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"Use Leopard's new code signing technology to sign OmniWeb" Thread Tools Search this Thread Display Modes
As per eg http://update.omnigroup.com/releasen...-r98209-Alpha/

This feature mostly doesn't work for me ... but then, I am on Tiger still, one's expectations should remain reasonable.

I don't recall seeing any ADC commentary on how to do this. I do remember seeing a long and stringent list of stipulations to be met if you wanted your CA certificate to be distributed with MacOSX.

FileMerge.app shows some difference between signed and unsigned OmniWebs. But looking at the files, it looks to me like the CA that issued the cert used to sign OmniWeb was ... Omni CA. So what some Omniscient developer care to comment on this?

Does Omni have a code signing cert signed by some well-known authority such as Thawte?

Or did Omni use a self-signed code signing cert? It's something of a flaw in the technology if this can be made to work?

Or is Omni now an Apple-certified CA?

And, since I missed it, could someone either point me at the ADC documentation for how to sign binaries etc, or provide some pointers to how it's done? I'm building J2ME MIDlet suites with Xcode that get signed with a Thawte code signing cert; but then, a MIDlet suite is mostly just a single zipfile.
 
Here's a pointer to Leopard's code signing guide.

The quick summary is that Leopard doesn't care who signs code, it just tracks whether the application's internal code-signing requirements are met: in OmniWeb's case, the requirements are that the application identifier is com.omnigroup.OmnIWeb5 and that its anchor certificate is the Omni CA. (It tracks this certificate by its checksum, not its name.)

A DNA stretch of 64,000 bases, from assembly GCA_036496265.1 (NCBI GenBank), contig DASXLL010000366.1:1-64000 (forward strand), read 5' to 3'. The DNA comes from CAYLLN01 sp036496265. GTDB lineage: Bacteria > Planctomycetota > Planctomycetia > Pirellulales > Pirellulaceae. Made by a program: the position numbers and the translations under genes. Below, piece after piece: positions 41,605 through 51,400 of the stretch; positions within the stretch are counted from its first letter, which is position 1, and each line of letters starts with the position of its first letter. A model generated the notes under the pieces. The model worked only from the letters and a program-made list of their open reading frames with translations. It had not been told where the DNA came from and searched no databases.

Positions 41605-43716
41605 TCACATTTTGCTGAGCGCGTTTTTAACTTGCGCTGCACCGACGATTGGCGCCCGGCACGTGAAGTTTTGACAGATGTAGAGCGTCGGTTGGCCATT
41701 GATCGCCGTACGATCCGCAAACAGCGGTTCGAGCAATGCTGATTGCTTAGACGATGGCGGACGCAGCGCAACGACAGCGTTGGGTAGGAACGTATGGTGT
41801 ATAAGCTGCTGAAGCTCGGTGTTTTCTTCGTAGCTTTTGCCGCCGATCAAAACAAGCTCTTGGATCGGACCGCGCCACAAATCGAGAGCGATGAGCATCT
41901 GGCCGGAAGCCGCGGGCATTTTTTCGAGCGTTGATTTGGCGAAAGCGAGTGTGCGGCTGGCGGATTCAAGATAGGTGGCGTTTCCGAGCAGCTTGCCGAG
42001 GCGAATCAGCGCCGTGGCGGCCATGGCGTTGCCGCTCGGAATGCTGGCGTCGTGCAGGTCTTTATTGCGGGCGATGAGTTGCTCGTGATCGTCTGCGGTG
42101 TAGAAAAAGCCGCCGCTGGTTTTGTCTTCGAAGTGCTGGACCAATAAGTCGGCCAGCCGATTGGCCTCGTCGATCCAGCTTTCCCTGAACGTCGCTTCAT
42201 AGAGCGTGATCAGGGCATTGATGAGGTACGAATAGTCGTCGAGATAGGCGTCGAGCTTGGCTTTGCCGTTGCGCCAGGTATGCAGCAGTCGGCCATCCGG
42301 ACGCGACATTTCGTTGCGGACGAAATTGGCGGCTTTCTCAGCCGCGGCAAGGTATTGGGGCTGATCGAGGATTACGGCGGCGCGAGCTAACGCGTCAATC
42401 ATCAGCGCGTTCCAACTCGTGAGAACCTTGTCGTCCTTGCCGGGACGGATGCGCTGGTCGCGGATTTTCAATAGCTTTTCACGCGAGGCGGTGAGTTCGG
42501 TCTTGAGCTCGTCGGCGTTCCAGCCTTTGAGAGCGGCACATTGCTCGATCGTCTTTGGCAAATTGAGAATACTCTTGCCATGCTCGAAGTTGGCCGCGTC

When validating the identity of an application, Leopard just tests whether those requirements are identical to the previous requirements, and if so it considers it the same application. (At the moment, this only affects the keychain, firewall, and parental controls.) If it changes for some reason (either because the resources no longer match the signature, or because the signature was replaced with a new signature containing different requirements) then Leopard considers it a different application. (There's nothing to stop a hacker from replacing Omni's signature with their own and distributing that app with their signature—except that Leopard will notice the change and will prompt all over again for access to secured resources.)

Hope this helps!
 
Out of interest, does this mean people won't be able to modify resources such as toolbar icons, etc. anymore? (I'm not doing that myself, but I know others do).
 
They can still change those resources, but it will invalidate our signature.

I'm thinking the best way to solve that is to add support for themes, so they don't have to modify the app itself to change its icons.
 
Quote:
Originally Posted by Ken Case View Post
...I'm thinking the best way to solve that is to add support for themes, so they don't have to modify the app itself to change its icons.
That would be fantastic. Would that mean a few new OG created themes would come with the added support or just the ability for third party themes?
 
 


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